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By Tyler Hamilton, Phonak Hearing Systems Pro Cycling Team
NAMUR – The first few stages of the Tour de France are always kind of tough. They probably look easy on paper compared to the mountain stages of the Pyrénées and the Alps, but don’t let the level terrain fool you. There’s no describing how nerve-wracking the opening stages of the Tour are. For starters, there’s a full field of nearly 200 guys all fired up about being at the year’s biggest race. Add high speeds, rain, a bunch of crashes, spectators in the road, a good hard chase to reel in a break away and the madness that ensues before a field sprint, and you pretty much have the recipe for hard day at the office.
Stress is just as tough as any mountain pass. It’ll leave you every bit as drained as riding a full day of vertical.
Yesterday’s stage was nuts. If you saw the race on television then you already know the crowds were huge in some spots. And, for some reason, there weren’t barriers in every town like there usually are. This meant the folks on the side of the road were free to set up camp in the road while they waited for the race to come barreling through.
The peloton steamrolled through some towns, looking like a wall stretched straight across the road. As it charged forward, fans were jumping back to get out of the way, seemingly one-by-one. People were literally springing from their lawn chairs at the very last second to run for safety leaving their picnics, blankets, cameras and whatever else behind as they did. I even saw one poor person in wheelchair get left behind as his companions darted for safer ground. It’s a miracle no one got hurt.
Fair weather and hurtling the language barrier
Today the weather was a little more kind, which was a welcome change after riding in the rain all day yesterday. The weather is funny in the north of France. It can be sunny, partly cloudy and raining all at the same time.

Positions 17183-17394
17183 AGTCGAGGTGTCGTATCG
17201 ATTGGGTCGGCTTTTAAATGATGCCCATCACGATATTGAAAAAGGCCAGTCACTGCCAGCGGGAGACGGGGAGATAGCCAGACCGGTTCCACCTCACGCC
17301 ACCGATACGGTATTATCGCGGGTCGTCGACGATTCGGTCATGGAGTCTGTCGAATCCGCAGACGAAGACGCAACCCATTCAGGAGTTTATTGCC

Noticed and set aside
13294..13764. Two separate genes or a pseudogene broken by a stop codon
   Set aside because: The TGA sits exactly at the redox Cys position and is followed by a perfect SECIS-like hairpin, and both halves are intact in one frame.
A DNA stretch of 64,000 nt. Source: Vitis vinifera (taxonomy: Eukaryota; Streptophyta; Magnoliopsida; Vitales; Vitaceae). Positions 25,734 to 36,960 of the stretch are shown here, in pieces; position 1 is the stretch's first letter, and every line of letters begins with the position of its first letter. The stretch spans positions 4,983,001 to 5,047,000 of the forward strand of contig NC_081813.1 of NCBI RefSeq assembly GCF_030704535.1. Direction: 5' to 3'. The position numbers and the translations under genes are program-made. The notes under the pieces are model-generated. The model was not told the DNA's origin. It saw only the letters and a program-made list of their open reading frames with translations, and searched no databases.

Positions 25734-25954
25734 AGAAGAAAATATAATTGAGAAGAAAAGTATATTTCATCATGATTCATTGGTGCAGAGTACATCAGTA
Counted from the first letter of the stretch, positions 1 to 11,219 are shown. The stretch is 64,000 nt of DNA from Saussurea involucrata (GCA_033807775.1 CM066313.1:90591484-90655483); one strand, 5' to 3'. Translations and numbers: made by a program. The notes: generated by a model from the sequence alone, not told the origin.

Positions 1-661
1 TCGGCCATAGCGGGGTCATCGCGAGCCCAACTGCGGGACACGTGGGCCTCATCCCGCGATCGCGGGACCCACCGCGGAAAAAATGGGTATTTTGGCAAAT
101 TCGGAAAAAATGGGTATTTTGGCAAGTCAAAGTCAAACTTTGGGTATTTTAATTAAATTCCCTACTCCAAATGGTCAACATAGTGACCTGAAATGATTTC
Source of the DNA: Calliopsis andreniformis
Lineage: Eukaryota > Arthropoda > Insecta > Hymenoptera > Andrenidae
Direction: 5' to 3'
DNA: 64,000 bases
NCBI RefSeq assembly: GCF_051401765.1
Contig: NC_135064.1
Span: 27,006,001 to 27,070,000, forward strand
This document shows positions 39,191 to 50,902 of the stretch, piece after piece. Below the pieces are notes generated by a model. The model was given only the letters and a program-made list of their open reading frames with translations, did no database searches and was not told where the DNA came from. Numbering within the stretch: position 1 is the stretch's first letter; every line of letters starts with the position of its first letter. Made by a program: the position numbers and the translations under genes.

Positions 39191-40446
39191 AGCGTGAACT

This morning was a bit of a personal adventure for me. A reporter from Spain joined us on our team but this who wanted to interview me. He started out by asking “in English, right?” I am known for only speaking English – especially since I’ve always ridden on teams whose primary language was English.
I told the reporter he could ask the questions in Spanish, but that I preferred to respond in English. But when he started interviewing me, I decided “what the heck, I’ll give it a go in my Spanglishench.”
Why not? By the end, I had concluded an all-Spanish interview, which was a first for me. I’m not afraid to torture my teammates or the locals back in Girona with my Spanish, but this was the first time I was brave enough to bust out the language skills on television. Spanish natives were probably suffering listening to me, but my teammates were impressed that I was trying. So now I probably won’t be allowed to speak a word of English for the rest of the Tour without getting a little grief.
On the bright side, I guess it’s good that an old dog like me can learn a new trick or two every now and then.
Tomorrow will be another difficult day. It’s the “Paris-Roubaix stage” of the Tour this year. I’m not a big guy so I’m not really looking forward to riding the cobblestones. I’m glad we had a chance to preview the roads before the start of the race. So we know what’s ahead, and what we have to do to stay out of trouble. Now it’s just a matter of doing it. Wasn’t I just saying something about stress?
Thanks for reading.